The latest Small Business Optimism Index from the National Federation of Independent Businesses (NFIB) rose two points in March to 93.4, mostly reversing the February decline but failing once again to breach the 95 ceiling that has capped the Index during the recovery.
Twenty-two percent of all owners reported job openings they could not fill in the current period, and 13 percent reported using temporary workers, unchanged from February.
Job creation plans softened further in February, falling 2 percentage points to a seasonally adjusted net 5 percent (compared to 12 percent in January).
According to the survey, NFIB owners increased employment by an average of 0.18 workers per firm in March (seasonally adjusted), an improvement over February's 0.11 reading and the sixth positive month in a row.
The report noted there could be some weather effects still in the data, but some of the best job producing areas, the Southwest and West and Florida, did not have weather problems.
"Overall, the March gain more or less reversed the February decline. While the Index still can't seem to get above 95, we can be encouraged that the economy is at least crawling forward and not heading in reverse," NFIB Chief Economist Bill Dunkelberg said in a statement. "The outlook for real sales gains accounted for about half of the improvement with inventory satisfaction and inventory investment plans accounting for most of the rest. However, throughout this recovery we've seen these types of increases only to have them go nowhere. As long as Washington continues to ignore policies that could restore the middle class, job creation will continue to be sub-par."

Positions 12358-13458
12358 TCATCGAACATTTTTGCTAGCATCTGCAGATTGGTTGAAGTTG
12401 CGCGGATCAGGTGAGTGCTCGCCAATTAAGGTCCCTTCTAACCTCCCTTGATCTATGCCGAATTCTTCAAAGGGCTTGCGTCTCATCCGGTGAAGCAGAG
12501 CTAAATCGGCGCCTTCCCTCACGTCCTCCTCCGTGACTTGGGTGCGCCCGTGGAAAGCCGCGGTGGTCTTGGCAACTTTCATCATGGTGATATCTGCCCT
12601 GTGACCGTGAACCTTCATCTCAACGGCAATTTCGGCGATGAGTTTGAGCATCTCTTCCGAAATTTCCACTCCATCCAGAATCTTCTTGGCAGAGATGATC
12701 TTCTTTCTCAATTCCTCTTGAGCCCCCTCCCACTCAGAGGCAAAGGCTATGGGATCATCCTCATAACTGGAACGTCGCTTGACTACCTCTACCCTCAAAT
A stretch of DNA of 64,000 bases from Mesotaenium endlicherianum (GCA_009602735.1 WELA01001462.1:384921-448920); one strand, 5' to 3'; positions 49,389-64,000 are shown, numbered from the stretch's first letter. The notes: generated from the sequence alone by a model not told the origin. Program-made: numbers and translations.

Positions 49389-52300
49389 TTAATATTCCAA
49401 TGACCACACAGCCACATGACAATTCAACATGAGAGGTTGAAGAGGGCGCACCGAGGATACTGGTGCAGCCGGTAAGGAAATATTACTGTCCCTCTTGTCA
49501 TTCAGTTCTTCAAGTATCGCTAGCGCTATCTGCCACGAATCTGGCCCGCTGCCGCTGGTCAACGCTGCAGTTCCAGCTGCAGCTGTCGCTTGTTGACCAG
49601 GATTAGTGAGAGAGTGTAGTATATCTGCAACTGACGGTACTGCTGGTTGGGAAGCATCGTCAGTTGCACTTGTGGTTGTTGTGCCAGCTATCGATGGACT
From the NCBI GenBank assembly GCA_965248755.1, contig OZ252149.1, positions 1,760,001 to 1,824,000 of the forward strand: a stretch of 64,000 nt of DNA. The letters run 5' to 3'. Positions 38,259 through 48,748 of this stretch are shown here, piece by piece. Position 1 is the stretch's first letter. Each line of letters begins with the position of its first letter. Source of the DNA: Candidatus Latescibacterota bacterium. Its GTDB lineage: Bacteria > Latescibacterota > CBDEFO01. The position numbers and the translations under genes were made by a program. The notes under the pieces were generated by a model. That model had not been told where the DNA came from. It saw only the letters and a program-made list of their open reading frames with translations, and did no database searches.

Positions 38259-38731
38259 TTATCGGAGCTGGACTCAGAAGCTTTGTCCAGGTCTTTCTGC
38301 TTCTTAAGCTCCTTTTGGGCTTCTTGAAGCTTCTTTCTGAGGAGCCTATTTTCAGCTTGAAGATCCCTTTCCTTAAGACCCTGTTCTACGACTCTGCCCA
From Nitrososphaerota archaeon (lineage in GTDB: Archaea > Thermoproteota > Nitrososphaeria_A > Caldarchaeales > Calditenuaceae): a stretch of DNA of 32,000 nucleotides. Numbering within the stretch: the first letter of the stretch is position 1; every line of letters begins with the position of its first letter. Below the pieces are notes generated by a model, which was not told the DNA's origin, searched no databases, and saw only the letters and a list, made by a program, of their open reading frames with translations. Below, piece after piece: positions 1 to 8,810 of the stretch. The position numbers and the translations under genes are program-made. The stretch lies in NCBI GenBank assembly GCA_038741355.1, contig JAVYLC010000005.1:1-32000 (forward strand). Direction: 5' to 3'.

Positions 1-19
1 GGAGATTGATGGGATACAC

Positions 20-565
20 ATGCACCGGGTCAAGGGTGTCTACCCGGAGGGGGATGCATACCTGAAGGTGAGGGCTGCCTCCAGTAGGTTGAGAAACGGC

Meanwhile, credit continues to be a non-issue for small employers. In March, only 5 percent of owners reported that all their credit needs were not met, 1 point above the record low.
Thirty percent reported all credit needs met, and 48 percent explicitly said they did not want a loan. Only 2 percent reported that financing was their top business problem compared to 21 percent citing taxes, 21 percent citing regulations and red tape and 14 percent citing weak sales.
Earnings trends improved 3 points to a net negative 24 percent (net percent reporting quarter-to-quarter earnings trending higher or lower). Rising labor costs are keeping pressure on earnings, the report said.
Two percent reported reduced worker compensation and 25 percent reported raising compensation, yielding a seasonally adjusted net 23 percent reporting higher worker compensation (up 4 points), the best readings since 2008.